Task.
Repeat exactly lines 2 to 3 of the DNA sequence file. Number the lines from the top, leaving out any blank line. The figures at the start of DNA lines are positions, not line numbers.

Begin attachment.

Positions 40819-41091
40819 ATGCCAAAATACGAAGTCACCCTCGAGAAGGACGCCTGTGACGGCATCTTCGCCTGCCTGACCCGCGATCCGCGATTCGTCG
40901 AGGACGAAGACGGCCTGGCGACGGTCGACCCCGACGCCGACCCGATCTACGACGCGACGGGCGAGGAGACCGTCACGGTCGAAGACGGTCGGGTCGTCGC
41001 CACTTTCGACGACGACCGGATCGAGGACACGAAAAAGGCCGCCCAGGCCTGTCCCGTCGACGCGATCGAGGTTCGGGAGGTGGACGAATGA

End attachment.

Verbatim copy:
40819 ATGCCAAAATACGAAGTCACCCTCGAGAAGGACGCCTGTGACGGCATCTTCGCCTGCCTGACCCGCGATCCGCGATTCGTCG
40901 AGGACGAAGACGGCCTGGCGACGGTCGACCCCGACGCCGACCCGATCTACGACGCGACGGGCGAGGAGACCGTCACGGTCGAAGACGGTCGGGTCGTCGC